Industry super funds boss blasts 'inadequate' safeguards
THE head of the body representing industry super funds has blasted as "inadequate" the independence safeguards proposed by the for-profit sector.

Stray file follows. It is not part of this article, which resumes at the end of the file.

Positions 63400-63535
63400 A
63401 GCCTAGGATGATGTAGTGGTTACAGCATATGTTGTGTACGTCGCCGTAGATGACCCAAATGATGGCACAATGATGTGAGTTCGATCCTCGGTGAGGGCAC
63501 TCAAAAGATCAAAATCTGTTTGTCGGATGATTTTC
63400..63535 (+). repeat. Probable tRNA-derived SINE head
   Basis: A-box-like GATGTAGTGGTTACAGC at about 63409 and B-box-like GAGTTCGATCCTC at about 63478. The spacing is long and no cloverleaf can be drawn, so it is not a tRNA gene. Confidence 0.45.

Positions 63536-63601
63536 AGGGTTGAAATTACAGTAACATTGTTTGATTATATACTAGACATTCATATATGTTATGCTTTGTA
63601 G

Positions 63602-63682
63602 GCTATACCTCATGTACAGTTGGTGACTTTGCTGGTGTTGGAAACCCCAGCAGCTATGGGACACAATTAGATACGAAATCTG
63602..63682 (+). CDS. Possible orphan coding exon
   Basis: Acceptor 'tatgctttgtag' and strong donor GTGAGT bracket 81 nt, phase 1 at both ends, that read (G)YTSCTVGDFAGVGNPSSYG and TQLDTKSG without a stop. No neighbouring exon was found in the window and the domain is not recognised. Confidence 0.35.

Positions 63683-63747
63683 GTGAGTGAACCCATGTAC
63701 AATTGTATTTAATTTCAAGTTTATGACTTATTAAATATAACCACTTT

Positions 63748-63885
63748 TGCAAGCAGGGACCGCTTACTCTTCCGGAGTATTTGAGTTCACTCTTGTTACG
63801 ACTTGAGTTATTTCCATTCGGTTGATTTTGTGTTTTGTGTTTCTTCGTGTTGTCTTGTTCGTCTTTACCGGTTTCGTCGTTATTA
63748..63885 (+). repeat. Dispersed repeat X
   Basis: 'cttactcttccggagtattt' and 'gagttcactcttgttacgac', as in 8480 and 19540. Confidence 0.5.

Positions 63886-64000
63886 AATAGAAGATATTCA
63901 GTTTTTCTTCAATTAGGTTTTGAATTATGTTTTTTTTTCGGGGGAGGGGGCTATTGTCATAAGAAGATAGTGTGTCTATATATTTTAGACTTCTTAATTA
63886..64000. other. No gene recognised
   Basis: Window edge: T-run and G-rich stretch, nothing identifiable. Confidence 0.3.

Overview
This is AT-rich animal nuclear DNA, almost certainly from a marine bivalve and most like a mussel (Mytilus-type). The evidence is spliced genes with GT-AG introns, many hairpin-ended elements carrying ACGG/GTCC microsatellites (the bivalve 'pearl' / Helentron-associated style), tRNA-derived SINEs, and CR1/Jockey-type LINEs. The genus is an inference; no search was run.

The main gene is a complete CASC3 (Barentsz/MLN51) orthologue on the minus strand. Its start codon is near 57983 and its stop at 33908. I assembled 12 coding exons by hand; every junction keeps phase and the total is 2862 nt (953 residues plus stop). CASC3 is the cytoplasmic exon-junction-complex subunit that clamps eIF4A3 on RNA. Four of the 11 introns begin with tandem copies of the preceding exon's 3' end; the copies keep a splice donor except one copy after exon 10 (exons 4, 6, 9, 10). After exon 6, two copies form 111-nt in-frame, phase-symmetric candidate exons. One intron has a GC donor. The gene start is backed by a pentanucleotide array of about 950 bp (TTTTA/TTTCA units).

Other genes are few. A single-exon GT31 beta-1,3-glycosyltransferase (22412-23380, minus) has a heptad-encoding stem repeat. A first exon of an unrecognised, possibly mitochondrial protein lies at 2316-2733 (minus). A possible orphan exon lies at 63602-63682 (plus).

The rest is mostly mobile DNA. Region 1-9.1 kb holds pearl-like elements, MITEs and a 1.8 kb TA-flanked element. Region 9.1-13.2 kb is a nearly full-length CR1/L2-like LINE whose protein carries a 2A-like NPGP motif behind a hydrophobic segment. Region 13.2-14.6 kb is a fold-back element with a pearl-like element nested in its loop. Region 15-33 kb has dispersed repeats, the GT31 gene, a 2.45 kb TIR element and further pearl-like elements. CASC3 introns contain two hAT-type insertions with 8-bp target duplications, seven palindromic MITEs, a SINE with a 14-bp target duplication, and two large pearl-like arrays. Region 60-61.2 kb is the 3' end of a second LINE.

THE head of the body representing industry super funds has blasted as "inadequate" the independence safeguards proposed by the for-profit sector.The Industry Super Network chief executive, David Whiteley, wrote last week to the head of retail fund umbrella group the Financial Services Council, John Brogden, setting out his concerns about the independence of super fund directors.Under an FSC proposal, directors of super fund trustees will count as independent if they are also an independent director of the sponsoring financial institution's board.Industry funds, which are non-profit, are controlled by a board of trustees made up of representatives of employers and unions.The submission made by the ISN to the FSC represents the latest in a long-running battle between industry and retail funds for dominance of Australia's $1.3 trillion superannuation nest egg.Mr Whiteley told Mr Brogden he did not "believe the draft standard will have credibility in the broader community. The definition of independent director is novel but fails to address the obvious conflicts of interest and duty a director of the parent company and/or subsidiary would have if appointed to the board of the trustee."In its submission, the ISN says the duties that a director of a bank or other financial institution owes to that company will inevitably conflict with their duties to the members of the super funds.Mr Whiteley called on Mr Brogden to participate in a broader process that would set a standard binding both halves of the superannuation industry.An FSC spokeswoman could not be reached yesterday, but BusinessDay understands the organisation feels its proposed standard complies with the Australian Prudential Regulation Authority and the stock exchange's independence standards.The proposed standard would make it impossible for a bank executive to sit on the boards of a super fund run by the bank.